Originally published on the IDC Community blog

41% of CIOs prefer to focus on operations rather than face digital disruption: This was the hot button for the previous blog post, The Changing Role of IT Leadership: Part 1 – Leading IT Through Digital Transformation (DX). Our data also shows that the role of the CIO is changing from a support function to a strategic function: 62% of CIOs report to the CEO.


Originally published on the IDC Community blog

Despite this information, data from IDC’s CIO Sentiment Survey suggest that most CIOs are focusing more on continuing operations than making their mark to cut through the digital disruption — 41% of CIOs prefer to focus on operations rather than face digital disruption. These CIOs are focusing on what they know best and what is low risk, rather than taking on critical challenges such as siloed organizations, resistance to change, or ineffectual corporate cultures to aim for high reward through riskier targets. But successful CIOs are see these targets as attainable and are shifting their focus to effectively win the DX challenges.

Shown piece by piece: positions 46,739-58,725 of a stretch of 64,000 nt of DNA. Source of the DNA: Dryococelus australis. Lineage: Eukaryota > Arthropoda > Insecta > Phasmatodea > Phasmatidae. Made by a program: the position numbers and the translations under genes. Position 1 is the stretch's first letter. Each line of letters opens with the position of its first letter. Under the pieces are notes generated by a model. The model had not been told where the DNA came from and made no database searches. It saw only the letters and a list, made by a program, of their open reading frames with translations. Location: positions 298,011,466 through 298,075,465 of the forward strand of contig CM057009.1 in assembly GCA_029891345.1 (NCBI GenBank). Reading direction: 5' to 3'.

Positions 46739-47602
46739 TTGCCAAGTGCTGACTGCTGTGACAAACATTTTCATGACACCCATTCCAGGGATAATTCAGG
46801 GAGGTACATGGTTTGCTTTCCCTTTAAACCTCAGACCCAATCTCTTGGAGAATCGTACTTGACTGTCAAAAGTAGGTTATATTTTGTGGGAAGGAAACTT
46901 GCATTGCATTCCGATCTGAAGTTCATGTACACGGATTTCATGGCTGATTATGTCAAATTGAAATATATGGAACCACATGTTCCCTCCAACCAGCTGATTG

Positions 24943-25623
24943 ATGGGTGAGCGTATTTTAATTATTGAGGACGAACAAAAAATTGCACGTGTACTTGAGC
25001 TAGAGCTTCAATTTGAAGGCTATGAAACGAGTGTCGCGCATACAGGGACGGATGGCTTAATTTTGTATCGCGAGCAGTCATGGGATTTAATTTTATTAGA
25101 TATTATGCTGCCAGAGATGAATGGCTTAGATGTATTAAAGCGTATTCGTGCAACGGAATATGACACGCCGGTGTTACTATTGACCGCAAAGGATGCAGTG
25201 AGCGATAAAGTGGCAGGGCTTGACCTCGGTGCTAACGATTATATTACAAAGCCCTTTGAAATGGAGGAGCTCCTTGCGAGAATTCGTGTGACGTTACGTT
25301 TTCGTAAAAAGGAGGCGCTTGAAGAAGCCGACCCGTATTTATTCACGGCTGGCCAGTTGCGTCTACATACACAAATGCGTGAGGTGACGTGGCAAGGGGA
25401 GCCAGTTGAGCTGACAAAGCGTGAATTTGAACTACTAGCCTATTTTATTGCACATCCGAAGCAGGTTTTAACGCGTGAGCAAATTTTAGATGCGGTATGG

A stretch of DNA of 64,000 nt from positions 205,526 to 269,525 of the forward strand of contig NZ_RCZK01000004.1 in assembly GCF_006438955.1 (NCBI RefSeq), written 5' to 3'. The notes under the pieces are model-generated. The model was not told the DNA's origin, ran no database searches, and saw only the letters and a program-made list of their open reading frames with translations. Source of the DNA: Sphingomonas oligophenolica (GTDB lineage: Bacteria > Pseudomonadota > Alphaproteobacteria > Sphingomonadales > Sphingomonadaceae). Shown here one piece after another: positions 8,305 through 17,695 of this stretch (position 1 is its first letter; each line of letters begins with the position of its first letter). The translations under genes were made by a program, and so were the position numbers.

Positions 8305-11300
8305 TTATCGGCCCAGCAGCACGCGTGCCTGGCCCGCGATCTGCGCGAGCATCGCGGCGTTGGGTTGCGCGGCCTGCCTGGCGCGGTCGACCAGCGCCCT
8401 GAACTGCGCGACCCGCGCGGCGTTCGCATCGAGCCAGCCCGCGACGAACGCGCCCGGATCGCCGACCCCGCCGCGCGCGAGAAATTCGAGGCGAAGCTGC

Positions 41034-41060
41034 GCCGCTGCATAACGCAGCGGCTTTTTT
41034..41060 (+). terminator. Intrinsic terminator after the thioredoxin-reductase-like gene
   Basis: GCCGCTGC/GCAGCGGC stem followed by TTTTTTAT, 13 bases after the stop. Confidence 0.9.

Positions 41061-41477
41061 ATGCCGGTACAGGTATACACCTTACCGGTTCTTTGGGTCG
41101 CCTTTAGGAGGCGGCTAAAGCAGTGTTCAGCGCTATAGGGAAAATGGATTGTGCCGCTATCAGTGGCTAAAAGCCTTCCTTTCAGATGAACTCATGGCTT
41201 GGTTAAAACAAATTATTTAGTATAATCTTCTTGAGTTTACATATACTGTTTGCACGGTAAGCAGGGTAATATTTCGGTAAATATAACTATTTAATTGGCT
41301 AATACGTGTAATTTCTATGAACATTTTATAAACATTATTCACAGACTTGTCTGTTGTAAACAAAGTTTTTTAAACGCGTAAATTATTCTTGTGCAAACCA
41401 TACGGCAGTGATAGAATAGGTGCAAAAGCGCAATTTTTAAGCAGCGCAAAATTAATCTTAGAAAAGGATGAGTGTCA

2017predictionsReleased our 2017 CIO Predictions and currently working with my colleagues on a multi-part series diving deeper into where CIOs will be focusing their money and talent this coming year. Check out the full press release and the predictions.

Today’s IT organizations are divided into two camps: those that thrive by effectively leveraging digital technologies, new business models, and entrepreneurial cultures; and those that are saddled by technical debt, plodding business processes, and lack of a digitally-fueled vision for the future. To help CIOs and IT executives successfully lead their organizations through accelerating digital transformation, International Data Corporation (IDC) today unveiled IDC FutureScape: Worldwide CIO Agenda 2017 Predictions (Doc #US41845916).